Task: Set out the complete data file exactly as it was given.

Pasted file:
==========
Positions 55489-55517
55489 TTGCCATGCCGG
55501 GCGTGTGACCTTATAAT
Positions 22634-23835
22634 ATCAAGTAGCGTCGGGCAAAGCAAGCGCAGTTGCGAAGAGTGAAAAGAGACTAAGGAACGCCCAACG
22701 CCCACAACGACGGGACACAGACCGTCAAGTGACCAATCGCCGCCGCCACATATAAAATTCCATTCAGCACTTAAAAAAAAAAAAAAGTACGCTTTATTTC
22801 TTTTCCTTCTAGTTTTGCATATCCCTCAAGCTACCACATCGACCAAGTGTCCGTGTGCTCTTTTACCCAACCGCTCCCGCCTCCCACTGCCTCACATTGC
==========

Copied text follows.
Positions 55489-55517
55489 TTGCCATGCCGG
55501 GCGTGTGACCTTATAAT
Positions 22634-23835
22634 ATCAAGTAGCGTCGGGCAAAGCAAGCGCAGTTGCGAAGAGTGAAAAGAGACTAAGGAACGCCCAACG
22701 CCCACAACGACGGGACACAGACCGTCAAGTGACCAATCGCCGCCGCCACATATAAAATTCCATTCAGCACTTAAAAAAAAAAAAAAGTACGCTTTATTTC
22801 TTTTCCTTCTAGTTTTGCATATCCCTCAAGCTACCACATCGACCAAGTGTCCGTGTGCTCTTTTACCCAACCGCTCCCGCCTCCCACTGCCTCACATTGC